We’ve all been there – a brilliant idea for a story comes to us and it’s full of promise, insight and adventure. Your first response to this thought is, “Damn, I want to read that story!” But wait – you’re a writer! Your creative centers spring into action with growing excitement as the inevitable occurs to you: “No – I want to write that story!”
Tendrils of possibilities weave themselves around character ideas and cool plot points. You’re weaving straw into gold with your mind, thanks to this Rumpelstiltskin of an idea that dropped into your brain from seemingly nowhere.
And then you sit down at your computer or notebook and are faced with the blank page. The blinking cursor. Where do you start? Where do you take it once you do start? Why did you think this was a good idea? What is the meaning of life? How many licks does it take to get to the center of a Tootsie Pop?!?
Enter the concept of overwhelm. In bigger psychology terms, overwhelm can happen when we are stressed and our environmental demands tax or exceed our adaptive capacity. There are many cognitive behavioral tools that a mental health professional can teach us to help overcome overwhelm in our lives. And I’ve personally found that these tools can help us on a smaller scale, too, if we apply them to feeling overwhelmed at the start a creative project.
When creative overwhelm hits, it can feel insurmountable. It’s more than writers’ block – it’s project block. But fear not: there is a way through. You can break down the block and plot your path through the project, step by step, to get your story moving in the right direction.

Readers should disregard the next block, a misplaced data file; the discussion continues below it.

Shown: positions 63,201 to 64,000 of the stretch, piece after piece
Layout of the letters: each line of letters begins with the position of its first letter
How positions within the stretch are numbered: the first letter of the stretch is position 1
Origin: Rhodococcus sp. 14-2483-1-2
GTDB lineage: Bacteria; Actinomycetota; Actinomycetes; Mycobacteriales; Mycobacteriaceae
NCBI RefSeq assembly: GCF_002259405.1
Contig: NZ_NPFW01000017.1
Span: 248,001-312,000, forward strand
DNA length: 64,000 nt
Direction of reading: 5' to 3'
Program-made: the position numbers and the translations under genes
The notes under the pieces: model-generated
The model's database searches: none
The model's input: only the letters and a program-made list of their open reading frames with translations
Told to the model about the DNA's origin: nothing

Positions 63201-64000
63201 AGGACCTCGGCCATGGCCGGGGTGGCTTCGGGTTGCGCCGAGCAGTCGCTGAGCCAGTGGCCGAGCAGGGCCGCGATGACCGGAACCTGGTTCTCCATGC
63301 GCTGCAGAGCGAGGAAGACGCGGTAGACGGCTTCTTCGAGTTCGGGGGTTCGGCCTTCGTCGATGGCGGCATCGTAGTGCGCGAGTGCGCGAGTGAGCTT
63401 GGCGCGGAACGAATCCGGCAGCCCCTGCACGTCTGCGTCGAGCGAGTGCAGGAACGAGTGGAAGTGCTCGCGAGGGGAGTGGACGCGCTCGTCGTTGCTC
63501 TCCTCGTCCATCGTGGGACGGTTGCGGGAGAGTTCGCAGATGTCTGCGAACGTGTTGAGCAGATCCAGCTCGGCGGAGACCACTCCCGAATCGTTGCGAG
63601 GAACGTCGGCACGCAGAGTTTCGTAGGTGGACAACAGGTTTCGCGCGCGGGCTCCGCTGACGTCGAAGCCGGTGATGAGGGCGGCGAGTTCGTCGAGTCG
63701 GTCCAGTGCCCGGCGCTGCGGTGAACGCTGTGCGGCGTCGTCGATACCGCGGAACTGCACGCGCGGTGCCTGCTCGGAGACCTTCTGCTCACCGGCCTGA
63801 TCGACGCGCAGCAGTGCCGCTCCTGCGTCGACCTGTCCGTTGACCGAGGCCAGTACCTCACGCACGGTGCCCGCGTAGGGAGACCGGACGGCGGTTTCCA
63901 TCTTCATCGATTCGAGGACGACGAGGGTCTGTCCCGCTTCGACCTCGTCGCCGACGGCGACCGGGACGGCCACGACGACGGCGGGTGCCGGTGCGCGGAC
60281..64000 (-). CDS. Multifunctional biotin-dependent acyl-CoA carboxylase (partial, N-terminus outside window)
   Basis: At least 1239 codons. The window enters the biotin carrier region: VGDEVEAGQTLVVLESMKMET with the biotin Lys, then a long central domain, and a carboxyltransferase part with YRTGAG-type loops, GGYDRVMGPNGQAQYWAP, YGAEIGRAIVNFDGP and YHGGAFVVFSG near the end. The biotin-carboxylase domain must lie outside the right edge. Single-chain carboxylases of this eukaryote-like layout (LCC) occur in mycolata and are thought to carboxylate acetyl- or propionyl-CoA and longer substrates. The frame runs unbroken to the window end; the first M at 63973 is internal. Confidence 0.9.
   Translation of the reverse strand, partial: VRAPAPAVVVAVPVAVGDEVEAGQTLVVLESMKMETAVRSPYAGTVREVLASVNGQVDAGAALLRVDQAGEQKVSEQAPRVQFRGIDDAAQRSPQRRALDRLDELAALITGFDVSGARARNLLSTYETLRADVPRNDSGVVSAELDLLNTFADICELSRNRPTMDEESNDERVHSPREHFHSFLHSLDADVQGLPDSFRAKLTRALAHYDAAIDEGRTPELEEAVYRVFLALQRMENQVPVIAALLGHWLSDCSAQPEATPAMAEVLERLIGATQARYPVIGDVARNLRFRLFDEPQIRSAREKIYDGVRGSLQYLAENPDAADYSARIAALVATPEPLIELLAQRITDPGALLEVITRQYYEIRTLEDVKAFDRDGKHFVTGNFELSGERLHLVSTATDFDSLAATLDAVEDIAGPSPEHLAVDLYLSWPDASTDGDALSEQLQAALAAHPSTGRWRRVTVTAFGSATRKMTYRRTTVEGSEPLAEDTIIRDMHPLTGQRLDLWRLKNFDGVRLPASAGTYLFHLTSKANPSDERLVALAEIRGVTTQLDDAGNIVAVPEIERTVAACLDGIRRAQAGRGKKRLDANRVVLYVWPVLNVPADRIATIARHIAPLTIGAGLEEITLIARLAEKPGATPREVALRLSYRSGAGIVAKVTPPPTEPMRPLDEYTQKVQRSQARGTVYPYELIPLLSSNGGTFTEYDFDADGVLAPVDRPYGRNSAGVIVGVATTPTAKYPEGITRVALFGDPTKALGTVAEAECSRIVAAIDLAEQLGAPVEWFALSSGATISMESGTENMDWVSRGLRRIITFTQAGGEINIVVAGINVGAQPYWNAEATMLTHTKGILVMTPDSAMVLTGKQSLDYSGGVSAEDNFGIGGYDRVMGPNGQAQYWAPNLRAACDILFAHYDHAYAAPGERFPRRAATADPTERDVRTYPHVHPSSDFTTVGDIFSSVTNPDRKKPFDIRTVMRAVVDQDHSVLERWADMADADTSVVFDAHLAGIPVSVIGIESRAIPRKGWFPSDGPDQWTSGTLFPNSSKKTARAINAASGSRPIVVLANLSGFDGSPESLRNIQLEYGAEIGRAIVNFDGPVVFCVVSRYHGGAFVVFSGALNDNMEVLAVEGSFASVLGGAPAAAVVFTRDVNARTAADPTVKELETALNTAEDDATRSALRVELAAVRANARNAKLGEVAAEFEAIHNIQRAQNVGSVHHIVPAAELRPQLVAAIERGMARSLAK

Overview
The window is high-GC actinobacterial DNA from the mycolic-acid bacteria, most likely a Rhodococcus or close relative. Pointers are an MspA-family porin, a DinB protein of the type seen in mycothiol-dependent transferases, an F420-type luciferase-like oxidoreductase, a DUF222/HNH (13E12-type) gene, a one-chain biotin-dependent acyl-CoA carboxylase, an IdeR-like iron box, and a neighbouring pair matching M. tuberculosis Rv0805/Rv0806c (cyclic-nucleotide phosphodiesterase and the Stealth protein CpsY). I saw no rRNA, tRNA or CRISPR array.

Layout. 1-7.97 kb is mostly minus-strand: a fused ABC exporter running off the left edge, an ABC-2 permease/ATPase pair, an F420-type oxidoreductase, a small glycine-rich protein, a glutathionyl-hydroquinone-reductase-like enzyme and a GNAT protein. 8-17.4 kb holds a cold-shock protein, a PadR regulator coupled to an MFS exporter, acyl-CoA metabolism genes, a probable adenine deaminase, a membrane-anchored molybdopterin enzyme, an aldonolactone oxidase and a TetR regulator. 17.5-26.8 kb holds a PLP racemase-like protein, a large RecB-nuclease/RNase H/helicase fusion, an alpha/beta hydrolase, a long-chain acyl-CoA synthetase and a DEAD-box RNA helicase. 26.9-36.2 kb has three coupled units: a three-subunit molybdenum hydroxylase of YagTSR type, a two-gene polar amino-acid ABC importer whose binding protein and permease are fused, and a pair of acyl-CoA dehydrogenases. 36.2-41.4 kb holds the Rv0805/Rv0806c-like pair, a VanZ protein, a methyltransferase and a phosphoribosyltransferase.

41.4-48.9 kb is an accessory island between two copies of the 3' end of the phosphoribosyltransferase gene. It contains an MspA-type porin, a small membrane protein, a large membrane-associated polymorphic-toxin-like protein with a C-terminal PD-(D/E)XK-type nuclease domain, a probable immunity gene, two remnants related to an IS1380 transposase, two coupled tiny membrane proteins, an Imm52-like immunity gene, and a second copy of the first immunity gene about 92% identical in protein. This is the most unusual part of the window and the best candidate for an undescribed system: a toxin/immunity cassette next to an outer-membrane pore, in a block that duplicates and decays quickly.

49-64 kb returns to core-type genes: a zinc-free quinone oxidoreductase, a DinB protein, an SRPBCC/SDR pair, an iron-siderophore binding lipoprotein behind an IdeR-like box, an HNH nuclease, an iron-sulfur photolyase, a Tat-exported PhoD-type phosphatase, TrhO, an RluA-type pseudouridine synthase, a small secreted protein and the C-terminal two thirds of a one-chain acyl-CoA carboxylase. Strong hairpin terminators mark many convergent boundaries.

The first step is identifying your creative overwhelm. That seems like a no-brainer but sometimes we are so bogged down that we don’t even realize what it is we’re experiencing. There is relief in giving it a name. It changes “Why can’t I do this” to “Oh – I see what’s happening here,” which can be a turning point for your blockage. So, if you have reached Step One and identified yourself as overwhelmed by your writing project, pat yourself on the back and check that off your list. You’re already on the path through it!
The next step is to sit down and make a list of all the things that pertain to this project. It can be just a regular grocery-type list, or you could try doing a Mind Map. Ultimately, the goal is to get all these items out of your head and onto a page, so that you can then put them in an order in which they need to be tackled. Then you can sort out where to start with your project.
What are the elements you need to get started? Characters, setting, plot are the obvious ones, so start with those. Are you writing a mystery or a story with many plot twists? Start with the basics and then map in where you can add the elements that will change things up as the story goes on. And remember – you don’t have to have all the answers and details at this stage. Often, once we get writing, the story begins to fill out on its own, but it’s easier for that to happen if you’ve laid this groundwork. Think of building the foundation of your project “house” first and then adding walls, rooms, and décor.
Once you get the project basics in place, then you can build an outline. There are several forms of outlining, and all of them work in different ways. Find the one that clicks best with you and apply it to your project. With an outline in place, you now have a road map through your project! You can follow it through to the finish. And if, along the way, you find an interesting side road to meander down with your story and it brings up new creative overwhelm, it’s okay. That’s part of the writing process, and it may lead you to new and interesting story ideas to explore. It doesn’t have to bog you down. You can apply the same techniques to this new block and adjust your outline accordingly, and it will get you back on track.
Any creative project starts with a great idea, but then we have to figure out how to bring it to fruition. All of us can do that, in our own ways, with our own hard work, talents and limitations. Just use the steps outlined above, tackle them one at a time, and make your way toward that goal. Allow yourself some grace and flexibility to grow and learn along the way, too. It is doable, and you are capable.
Where do you get stymied with writing? Share your thoughts in the comments, or on our forum page!